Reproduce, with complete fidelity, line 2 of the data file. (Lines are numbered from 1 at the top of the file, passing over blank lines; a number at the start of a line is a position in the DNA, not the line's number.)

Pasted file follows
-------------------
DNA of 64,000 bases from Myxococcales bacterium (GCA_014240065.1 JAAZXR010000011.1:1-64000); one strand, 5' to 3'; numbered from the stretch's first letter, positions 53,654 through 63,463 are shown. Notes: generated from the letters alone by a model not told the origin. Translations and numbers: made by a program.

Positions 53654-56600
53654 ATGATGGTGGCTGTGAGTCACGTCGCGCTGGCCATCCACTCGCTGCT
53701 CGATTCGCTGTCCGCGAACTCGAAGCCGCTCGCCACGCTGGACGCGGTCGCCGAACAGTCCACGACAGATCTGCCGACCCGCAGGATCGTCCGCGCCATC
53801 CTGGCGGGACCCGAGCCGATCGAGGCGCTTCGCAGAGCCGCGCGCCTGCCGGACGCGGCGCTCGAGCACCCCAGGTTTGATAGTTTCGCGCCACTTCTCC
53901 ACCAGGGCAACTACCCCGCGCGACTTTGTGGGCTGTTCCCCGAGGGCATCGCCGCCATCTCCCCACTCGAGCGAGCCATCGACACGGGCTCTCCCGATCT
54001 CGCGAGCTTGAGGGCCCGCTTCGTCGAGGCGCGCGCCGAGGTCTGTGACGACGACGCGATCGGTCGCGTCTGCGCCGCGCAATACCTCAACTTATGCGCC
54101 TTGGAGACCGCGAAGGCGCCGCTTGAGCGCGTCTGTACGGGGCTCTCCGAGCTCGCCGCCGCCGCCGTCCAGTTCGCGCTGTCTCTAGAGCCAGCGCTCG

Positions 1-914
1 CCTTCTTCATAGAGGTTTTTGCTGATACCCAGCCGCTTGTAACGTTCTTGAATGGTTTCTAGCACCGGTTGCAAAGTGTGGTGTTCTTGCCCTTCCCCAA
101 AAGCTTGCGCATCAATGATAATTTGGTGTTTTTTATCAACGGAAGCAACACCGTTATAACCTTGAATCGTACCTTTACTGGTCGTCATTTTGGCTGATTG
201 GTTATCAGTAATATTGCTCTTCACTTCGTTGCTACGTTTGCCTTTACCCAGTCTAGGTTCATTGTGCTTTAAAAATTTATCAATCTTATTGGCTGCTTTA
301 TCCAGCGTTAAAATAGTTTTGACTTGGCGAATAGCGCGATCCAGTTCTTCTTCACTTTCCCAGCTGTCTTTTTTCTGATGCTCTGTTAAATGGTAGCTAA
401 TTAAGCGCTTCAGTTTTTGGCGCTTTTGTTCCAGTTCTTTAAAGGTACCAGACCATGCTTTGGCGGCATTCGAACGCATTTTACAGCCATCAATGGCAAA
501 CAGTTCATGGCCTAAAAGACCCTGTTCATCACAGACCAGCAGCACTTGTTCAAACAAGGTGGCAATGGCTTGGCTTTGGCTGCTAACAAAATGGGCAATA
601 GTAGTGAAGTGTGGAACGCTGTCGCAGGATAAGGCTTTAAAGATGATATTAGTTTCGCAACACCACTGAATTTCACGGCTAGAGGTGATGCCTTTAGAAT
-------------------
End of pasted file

Positions 53654-56600